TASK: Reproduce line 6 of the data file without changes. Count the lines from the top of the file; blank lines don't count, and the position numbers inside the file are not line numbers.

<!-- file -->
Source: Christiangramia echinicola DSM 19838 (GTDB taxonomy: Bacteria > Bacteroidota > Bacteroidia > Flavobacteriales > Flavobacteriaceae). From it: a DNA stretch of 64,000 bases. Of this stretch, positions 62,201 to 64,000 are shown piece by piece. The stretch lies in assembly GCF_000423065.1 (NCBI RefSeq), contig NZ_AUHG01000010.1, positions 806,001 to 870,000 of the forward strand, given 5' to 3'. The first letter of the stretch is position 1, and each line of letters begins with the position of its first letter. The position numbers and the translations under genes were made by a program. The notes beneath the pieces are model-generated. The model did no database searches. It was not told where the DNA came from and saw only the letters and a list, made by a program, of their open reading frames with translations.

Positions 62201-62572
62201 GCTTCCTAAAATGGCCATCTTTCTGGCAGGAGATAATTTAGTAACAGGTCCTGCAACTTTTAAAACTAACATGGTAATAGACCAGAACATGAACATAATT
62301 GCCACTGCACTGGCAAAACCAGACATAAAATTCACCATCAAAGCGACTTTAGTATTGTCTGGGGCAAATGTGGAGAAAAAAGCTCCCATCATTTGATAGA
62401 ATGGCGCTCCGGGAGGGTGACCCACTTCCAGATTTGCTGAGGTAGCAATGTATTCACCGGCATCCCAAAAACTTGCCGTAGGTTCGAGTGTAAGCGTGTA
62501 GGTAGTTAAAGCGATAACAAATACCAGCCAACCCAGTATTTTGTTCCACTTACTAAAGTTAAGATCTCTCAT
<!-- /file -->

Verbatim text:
62501 GGTAGTTAAAGCGATAACAAATACCAGCCAACCCAGTATTTTGTTCCACTTACTAAAGTTAAGATCTCTCAT